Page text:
There has been a huge political energy around these reforms,” said Alex Scott, who leads climate diplomacy and geopolitics at the environmental think tank E3G. “The decisions that need to be taken to reimagine the international financial system are taken in small doses and in various venues.” 

Following a push from shareholders, including its largest, the U.S., the World Bank came out last year with a roadmap meant to re-envision its mission, operations and resources. Barbados Prime Minister Mia Mottley also elevated the issue last year with the Bridgetown Initiative, calling for ambitious multilateral bank reform to supercharge climate lending 

At the annual World Bank meeting, which starts October 9 in Marrakech, Morocco, the board of governors, together with finance ministers, private sector executives and others, will discuss progress in tweaking the rules that govern financial operations — known as capital adequacy frameworks — to free up more capital for loans.  

As part of that effort, they’ll also consider progress in lowering the equity-to-loans ratio, which refers to how much money the bank needs to hold in relation to how much it loans out. This accounting adjustment is set to allow the World Bank’s concessional lending arm, the International Bank for Reconstruction and Development, to take more risks and free up an additional $50 billion over the next 10 years.  

Regional banks, like the Asian Development Bank, are also tweaking their own rules to free up more lending capital.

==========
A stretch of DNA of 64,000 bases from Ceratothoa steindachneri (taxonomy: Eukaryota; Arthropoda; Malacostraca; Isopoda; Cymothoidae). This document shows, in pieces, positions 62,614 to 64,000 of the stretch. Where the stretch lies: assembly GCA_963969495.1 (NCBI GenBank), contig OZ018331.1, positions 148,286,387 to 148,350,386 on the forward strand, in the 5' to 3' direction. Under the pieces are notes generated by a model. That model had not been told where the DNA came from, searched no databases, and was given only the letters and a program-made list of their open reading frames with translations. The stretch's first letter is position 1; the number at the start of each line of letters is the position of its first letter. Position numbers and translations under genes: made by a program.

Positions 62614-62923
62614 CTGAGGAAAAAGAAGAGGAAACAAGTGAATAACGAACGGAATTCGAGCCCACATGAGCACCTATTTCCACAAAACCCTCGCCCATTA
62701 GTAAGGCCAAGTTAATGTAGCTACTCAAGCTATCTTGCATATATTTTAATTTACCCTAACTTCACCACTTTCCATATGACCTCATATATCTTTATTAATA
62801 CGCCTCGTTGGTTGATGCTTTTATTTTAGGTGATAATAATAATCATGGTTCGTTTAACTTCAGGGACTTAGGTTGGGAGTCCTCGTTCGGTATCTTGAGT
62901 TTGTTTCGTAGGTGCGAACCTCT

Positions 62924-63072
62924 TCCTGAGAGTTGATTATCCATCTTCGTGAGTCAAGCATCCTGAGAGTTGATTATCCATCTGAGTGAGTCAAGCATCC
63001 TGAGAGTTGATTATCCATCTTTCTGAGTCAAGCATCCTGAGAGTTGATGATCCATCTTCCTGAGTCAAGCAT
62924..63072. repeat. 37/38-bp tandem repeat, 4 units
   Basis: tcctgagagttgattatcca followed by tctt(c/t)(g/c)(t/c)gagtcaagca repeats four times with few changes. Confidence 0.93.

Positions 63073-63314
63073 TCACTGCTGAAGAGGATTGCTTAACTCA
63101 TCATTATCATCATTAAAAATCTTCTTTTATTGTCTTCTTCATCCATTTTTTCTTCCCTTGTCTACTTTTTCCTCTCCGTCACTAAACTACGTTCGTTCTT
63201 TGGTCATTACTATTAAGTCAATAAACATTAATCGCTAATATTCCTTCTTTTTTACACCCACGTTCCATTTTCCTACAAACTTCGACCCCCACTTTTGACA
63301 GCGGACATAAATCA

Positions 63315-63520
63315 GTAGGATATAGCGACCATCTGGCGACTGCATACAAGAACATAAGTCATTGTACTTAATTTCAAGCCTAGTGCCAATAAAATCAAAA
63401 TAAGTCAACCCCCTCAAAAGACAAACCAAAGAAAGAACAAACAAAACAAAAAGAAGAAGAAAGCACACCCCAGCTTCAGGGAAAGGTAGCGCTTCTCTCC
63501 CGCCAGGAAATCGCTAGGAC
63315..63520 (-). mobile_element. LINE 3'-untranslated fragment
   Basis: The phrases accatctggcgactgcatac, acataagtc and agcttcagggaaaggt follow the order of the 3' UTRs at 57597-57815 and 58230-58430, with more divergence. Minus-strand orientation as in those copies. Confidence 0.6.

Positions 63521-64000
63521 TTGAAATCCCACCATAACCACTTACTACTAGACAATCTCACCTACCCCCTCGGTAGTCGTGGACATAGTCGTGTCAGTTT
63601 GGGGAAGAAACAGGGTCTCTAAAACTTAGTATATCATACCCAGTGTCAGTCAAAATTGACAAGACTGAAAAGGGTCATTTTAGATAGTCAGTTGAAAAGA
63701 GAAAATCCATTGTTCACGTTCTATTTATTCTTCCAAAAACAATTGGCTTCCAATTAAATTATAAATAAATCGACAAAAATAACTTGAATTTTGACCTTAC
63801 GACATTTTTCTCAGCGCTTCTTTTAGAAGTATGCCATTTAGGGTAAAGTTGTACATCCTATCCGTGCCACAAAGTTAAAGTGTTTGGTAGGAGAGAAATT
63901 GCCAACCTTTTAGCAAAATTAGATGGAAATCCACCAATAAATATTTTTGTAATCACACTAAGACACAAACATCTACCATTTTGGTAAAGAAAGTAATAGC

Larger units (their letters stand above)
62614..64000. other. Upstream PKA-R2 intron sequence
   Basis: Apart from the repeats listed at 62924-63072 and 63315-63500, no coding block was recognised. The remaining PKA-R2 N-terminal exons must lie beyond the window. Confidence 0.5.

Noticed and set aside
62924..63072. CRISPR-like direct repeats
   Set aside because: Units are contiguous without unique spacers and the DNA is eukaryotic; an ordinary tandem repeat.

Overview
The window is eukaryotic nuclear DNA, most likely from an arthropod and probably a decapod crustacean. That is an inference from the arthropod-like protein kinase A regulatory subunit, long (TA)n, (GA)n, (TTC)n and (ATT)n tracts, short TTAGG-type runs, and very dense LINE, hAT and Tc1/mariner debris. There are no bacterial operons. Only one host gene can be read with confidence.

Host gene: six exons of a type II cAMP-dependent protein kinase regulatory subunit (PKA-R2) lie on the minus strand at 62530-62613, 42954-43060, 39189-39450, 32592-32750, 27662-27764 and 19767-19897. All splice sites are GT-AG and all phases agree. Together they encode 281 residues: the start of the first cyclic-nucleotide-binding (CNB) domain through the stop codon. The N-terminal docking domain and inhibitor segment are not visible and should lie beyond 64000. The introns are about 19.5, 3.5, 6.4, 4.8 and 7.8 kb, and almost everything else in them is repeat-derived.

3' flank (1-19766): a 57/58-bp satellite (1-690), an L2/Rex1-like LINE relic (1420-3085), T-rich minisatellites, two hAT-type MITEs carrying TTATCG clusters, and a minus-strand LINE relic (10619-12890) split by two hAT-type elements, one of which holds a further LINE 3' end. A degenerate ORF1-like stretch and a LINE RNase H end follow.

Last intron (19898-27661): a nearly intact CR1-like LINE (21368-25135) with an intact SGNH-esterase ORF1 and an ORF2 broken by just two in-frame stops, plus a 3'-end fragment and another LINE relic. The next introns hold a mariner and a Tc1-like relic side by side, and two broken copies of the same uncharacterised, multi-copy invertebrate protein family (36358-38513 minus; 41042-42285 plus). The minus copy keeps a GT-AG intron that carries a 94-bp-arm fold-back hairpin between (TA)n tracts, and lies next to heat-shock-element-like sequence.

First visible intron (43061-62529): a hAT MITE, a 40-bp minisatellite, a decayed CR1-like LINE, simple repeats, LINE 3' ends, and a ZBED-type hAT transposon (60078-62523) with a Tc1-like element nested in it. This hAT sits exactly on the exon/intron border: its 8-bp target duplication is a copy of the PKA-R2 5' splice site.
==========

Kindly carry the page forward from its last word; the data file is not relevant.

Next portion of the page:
Other accounting adjustments are still up for debate. One is how so-called “callable capital” might be leveraged. When a country pledges a sum of money, it actually only sends a portion of that pledge in cash, making the rest “callable” in case it is needed. The idea is that if banks count this callable capital, their final balance sheet would be much bigger.   

Other reforms look at how to boost blended finance, which aims to mobilize private sector capital for projects those investors would otherwise deem too risky. 

One goal of all these reforms is enabling the banks to guarantee more private sector investments without losing their triple-A bond rating, which allows them to raise money in financial markets at low rates and then lend it or guarantee private loans for projects. 

Critics say the banks are too conservative and sit on too much money out of fear of losing their triple A rating. But there are limits to how much banks can achieve by tweaking accounting rules. Bank leaders are deeply wary of ratings agencies downgrading them for lending too much against their existing capital.